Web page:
Omar Kouch, drummer with Bedford band, The Scruff, is currently on the transplant waiting list. He’s been waiting nine months for a new kidney.
Thousands of people in danger of developing kidney disease remain totally unaware and risk damaging their health irreversibly.
Often referred to as a silent killer due to its lack of symptoms in the early stages, kidney disease is more prevalent in people with high blood pressure, diabetes and heart disease, but all too often gets left unmonitored.
To mark World Kidney Day today, we spoke to Omar about the realities of living with kidney disease and to raise awareness of the importance of organ donation.
“I have been drumming with The Scruff, on and off, for around seven or eight years now,” said Omar. “Since being diagnosed I was able to play some live festival shows with the band last summer.
“But I’ve switched to hemodialysis, so now I’m pretty much restricted to the studio – which is still cool, but different.”
Despite being diagnosed some time before, Omar was only successfully added to the organ transplant waiting list in June 2018.
“Kidney disease, and end-stage renal failure in particular, can manifest itself in many ways.
“As we all have different physiological build-ups, each person may experience different symptoms.
“These may include: loss of sleep, pains around the body, low immune system, cramps, itching, breathlessness, fatigue, change in appearance, hair loss, nausea and many more.
“It is also important to understand that someone suffering with this disease may look and act fine.
“On the inside, however, that person could be screaming with any or all of he above symptoms. I cannot emphasise this enough.”
While undergoing hemodialysis, Omar has daily constraints on his diet, including fluid restrictions to prevent the body retaining water.
“I’m only allowed a total of 1200ml per day, including fluid in food, and I have to avoid foods high in certain minerals such as potassium and phosphorous.
“These are put in place to keep the heart and vascular system as healthy as possible during treatment and then potentially for a transplant.”
Although these restrictions seem harsh, Omar quickly learned what was good for his body and what was not.
“Of the many things that I have learned from this disease, one thing that is clear is that everyone will go through this differently. There are hard days and easier days.”
Omar’s band members in the Scruff have not only signed themselves up for organ donation, but have taken it upon themselves to raise awareness on and off stage.
We asked Omar what a kidney transplant would mean to him.
“A new kidney would mean so many things. The ability to do every day things with ease, the option to go on holliday or just go away for several days without the need to dialyze, being able to drink and eat a bit more freely and, of course, the ability to tour with the band.
“I have been lucky in the fact that many people came forward to try to help me. From my family members to my best friend, I was overwhelmed by the support.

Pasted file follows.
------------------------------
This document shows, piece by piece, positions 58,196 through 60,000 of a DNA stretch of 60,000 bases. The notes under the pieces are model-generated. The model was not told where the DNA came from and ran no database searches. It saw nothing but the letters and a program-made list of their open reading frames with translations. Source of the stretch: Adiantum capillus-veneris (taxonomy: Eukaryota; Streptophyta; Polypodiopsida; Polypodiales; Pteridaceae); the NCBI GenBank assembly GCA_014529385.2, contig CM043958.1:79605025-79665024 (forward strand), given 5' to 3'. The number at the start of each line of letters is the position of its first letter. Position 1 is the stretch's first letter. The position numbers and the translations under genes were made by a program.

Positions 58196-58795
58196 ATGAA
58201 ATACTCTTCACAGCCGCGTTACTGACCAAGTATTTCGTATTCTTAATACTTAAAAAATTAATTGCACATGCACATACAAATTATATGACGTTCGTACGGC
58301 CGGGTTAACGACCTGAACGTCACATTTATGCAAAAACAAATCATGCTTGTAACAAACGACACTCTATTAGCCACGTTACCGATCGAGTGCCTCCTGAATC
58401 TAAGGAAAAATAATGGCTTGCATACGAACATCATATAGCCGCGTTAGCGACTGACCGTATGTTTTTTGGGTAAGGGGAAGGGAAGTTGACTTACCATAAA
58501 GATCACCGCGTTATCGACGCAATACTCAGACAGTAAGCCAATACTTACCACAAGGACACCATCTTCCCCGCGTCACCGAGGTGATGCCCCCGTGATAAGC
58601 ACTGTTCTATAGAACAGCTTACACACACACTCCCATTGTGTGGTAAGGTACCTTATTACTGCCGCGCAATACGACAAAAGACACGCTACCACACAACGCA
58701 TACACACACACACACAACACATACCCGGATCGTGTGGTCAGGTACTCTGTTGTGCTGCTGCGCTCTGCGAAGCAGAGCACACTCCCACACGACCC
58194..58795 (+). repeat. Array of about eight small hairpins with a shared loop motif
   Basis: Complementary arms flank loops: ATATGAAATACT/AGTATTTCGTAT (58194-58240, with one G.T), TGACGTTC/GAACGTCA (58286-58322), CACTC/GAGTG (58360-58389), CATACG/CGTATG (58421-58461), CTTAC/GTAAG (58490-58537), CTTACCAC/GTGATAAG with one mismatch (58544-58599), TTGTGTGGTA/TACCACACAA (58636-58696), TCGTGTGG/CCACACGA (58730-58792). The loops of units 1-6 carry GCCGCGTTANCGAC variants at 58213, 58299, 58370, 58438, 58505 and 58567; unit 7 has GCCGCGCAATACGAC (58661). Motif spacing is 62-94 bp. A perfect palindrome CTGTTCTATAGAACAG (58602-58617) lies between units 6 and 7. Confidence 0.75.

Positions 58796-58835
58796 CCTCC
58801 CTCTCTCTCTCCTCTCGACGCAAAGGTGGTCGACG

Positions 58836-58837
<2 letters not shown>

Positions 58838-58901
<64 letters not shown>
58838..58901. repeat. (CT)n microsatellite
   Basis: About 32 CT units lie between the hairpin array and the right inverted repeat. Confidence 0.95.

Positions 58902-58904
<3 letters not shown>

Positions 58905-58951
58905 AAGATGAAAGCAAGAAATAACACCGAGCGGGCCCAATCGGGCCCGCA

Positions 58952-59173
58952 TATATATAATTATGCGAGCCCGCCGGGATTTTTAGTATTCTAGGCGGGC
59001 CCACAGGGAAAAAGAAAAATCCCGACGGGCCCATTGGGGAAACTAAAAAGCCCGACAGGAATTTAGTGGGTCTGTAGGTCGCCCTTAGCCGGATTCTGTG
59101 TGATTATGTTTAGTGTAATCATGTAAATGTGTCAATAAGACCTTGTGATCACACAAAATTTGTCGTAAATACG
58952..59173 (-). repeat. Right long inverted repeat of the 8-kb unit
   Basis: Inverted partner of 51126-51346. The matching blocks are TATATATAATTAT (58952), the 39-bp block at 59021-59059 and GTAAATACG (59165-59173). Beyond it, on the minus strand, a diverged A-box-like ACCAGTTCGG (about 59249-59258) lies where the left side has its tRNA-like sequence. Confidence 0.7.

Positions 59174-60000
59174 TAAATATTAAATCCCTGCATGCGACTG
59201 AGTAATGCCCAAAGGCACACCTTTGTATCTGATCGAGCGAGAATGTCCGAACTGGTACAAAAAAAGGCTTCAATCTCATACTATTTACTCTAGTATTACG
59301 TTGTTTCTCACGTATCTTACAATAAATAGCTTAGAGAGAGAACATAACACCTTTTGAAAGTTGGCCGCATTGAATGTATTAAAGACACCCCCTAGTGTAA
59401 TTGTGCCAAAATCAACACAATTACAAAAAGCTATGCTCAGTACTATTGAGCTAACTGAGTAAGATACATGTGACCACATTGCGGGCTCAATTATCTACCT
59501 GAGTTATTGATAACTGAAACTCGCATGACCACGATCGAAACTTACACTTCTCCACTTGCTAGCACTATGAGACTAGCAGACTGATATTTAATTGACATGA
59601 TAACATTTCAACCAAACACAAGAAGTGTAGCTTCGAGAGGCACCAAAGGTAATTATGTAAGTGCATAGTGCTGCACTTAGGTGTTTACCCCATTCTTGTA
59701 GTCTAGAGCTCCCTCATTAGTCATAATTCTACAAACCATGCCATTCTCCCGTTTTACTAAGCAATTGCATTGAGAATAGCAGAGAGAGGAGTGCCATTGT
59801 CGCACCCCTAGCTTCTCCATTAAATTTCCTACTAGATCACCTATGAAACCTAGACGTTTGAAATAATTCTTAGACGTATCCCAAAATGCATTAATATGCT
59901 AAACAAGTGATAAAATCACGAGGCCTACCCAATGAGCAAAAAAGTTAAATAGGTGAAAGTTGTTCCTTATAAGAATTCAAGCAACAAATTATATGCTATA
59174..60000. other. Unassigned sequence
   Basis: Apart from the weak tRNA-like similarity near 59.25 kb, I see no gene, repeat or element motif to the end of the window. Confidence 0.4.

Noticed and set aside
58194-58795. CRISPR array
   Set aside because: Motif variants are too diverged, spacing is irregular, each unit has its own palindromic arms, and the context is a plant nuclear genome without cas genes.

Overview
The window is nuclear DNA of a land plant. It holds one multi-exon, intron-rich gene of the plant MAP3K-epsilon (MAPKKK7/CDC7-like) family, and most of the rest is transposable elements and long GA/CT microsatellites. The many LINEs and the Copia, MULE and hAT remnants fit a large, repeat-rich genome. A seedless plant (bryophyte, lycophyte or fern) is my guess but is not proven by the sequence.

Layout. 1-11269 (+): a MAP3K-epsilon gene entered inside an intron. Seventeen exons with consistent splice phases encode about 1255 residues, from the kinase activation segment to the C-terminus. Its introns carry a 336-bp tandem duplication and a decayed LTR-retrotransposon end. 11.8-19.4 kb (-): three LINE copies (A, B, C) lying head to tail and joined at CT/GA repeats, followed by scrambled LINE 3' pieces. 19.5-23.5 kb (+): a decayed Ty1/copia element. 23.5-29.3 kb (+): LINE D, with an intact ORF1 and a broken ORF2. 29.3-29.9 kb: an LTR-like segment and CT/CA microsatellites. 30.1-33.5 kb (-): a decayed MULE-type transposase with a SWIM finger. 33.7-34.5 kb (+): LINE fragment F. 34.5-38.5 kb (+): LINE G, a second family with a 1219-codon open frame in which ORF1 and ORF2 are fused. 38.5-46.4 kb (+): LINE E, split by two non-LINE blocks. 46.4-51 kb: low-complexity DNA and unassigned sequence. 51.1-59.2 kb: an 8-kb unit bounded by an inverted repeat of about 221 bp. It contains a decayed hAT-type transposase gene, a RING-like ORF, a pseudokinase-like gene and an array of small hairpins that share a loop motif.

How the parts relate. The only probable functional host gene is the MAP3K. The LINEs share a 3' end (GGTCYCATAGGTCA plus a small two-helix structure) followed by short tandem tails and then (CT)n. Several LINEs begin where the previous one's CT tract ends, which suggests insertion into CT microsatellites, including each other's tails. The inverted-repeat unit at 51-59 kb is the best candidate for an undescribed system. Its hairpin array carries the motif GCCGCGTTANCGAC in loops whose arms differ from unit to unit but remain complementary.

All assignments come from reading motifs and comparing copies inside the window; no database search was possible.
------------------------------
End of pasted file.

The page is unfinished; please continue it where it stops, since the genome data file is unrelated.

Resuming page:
“Through the band, we also had several people (now friends) approach me and offer up their kidney.
“A couple of these people are now in the testing stage, with one woman about to have her final stage of testing done very soon.
“Kidney disease can bring its dark days, and it’s important that those around you know how you are feeling.
“If you suffer from kidney disease and you feel like you need to talk to someone, please do so. I found it very useful and your local renal centre will have a renal counsellor available.
“They’re very good at their job and I can not recommend their service enough.”
The new law regarding organ donation will make a big difference to this in Omar’s position. “I believe that the new ‘opt-out’ law coming in next year is really going to help change lives.
“With many more organs available, we can expect many less people to have to undergo treatment and hopefully be paired with a new organ much more quickly than it takes at the moment and this applies not just to kidney patients, but to all of those needing the gift of a new organ.”
The World Kidney Day campaign aims to draw public attention to the importance of maintaining a healthy lifestyle to protect the kidneys, the risks for developing chronic kidney disease (CKD) and the impact it has on patients.
Professor of Renal Medicine at Imperial College Healthcare NHS Trust in London, Liz Lightstone said: “Early attention to diet and lifestyle, and – where needed – appropriate medications, can prevent or delay progression of CKD in those most at risk.
“Symptoms are uncommon until damage is advanced. Sadly many people remain completely unaware of their risk and only find out when there is irreversible damage and people are then completely reliant on dialysis or a transplant to stay alive, neither of which are easy.
“Yet it’s so simple to get a kidney check – your GP just needs to check your blood pressure, your kidney function (through a blood test) and check your urine to see if there is blood or protein present.
“If you have diabetes, high blood pressure, heart or circulation problems, or a family history of kidney troubles, please ask to have a kidney health check.”
Up to 40 per cent of people with diabetes will develop kidney disease, so regular monitoring, at least annually, is recommended.
You can join the Organ Donation Register here.